In mathematics, an **index set** is a set whose members label (or index) members of another set.^{[1]}^{[2]} For instance, if the elements of a set A may be *indexed* or *labeled* by means of the elements of a set J, then J is an index set. The indexing consists of a surjective function from J onto A, and the indexed collection is typically called an *(indexed) family*, often written as {*A*_{j}}_{j∈J}.

## Examples

- An enumeration of a set S gives an index set , where
*f*:*J*→*S*is the particular enumeration of*S*. - Any countably infinite set can be (injectively) indexed by the set of natural numbers .
- For , the indicator function on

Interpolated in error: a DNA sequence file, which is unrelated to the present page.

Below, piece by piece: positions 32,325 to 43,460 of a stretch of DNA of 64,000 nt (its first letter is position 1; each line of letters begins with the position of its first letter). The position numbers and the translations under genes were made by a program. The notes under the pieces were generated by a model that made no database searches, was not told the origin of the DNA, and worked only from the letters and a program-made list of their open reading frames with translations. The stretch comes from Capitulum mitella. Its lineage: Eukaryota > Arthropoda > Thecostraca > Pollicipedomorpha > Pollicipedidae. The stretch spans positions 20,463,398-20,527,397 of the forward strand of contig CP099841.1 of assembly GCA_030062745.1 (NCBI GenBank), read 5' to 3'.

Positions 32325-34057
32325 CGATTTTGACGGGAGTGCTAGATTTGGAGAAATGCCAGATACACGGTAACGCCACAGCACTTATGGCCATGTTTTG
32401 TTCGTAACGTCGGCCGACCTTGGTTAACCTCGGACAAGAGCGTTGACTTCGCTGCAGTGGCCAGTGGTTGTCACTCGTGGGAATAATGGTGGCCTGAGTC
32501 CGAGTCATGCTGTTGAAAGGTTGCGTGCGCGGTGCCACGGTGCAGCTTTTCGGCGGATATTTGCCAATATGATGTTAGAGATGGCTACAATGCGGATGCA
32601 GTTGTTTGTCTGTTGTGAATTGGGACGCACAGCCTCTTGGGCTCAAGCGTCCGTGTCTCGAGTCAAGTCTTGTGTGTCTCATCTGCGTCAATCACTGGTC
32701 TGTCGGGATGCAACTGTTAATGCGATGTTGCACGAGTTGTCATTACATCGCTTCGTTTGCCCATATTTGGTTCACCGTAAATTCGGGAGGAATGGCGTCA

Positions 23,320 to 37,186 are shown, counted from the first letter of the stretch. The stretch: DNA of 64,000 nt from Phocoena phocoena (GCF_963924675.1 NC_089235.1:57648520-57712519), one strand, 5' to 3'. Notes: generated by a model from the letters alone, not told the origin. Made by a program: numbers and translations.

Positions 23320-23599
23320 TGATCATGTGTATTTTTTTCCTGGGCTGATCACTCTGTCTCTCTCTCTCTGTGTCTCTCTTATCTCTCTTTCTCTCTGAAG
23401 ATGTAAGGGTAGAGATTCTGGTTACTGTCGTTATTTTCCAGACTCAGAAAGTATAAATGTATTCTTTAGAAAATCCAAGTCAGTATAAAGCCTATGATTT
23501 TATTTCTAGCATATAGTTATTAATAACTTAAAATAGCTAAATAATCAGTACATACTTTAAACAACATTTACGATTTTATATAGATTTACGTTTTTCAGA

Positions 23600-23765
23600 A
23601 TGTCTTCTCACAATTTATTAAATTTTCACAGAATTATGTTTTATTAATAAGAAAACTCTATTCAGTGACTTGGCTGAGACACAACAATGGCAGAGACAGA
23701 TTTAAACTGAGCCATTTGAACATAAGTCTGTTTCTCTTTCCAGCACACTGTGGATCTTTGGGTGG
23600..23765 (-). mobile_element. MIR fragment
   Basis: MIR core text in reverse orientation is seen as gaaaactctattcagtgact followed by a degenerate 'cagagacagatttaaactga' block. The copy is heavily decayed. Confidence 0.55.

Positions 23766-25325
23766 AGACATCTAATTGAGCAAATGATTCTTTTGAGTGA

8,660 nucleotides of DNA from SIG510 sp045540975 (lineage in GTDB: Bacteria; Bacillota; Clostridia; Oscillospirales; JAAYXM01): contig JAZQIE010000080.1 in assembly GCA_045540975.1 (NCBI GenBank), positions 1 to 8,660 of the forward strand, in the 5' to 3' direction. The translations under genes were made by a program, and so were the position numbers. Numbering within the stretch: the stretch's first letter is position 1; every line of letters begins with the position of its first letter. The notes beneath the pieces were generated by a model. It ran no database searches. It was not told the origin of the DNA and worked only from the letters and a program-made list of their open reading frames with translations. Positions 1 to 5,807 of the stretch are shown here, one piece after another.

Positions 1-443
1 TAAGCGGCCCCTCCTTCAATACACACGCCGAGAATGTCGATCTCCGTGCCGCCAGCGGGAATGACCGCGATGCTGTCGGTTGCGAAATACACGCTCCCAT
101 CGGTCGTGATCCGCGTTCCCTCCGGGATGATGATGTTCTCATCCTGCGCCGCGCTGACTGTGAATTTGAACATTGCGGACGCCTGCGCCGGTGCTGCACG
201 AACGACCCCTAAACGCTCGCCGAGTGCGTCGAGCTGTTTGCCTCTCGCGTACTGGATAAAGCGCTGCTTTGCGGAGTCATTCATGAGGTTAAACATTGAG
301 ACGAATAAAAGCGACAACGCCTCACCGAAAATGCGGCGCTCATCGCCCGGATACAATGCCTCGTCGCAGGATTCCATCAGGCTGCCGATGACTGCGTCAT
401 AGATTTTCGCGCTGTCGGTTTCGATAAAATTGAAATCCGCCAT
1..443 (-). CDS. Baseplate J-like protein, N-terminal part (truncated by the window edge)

*r*is the function given by

The set of all such indicator functions, , is an uncountable set indexed by .

## Other uses

In computational complexity theory and cryptography, an index set is a set for which there exists an algorithm I that can sample the set efficiently; e.g., on input 1* ^{n}*, I can efficiently select a poly(n)-bit long element from the set.

^{[3]}

## See also

## References

**^**Weisstein, Eric. "Index Set".*Wolfram MathWorld*. Wolfram Research. Retrieved 30 December 2013.**^**Munkres, James R. (2000).*Topology*.**2**. Upper Saddle River: Prentice Hall.**^**Goldreich, Oded (2001).*Foundations of Cryptography: Volume 1, Basic Tools*. Cambridge University Press. ISBN 0-521-79172-3.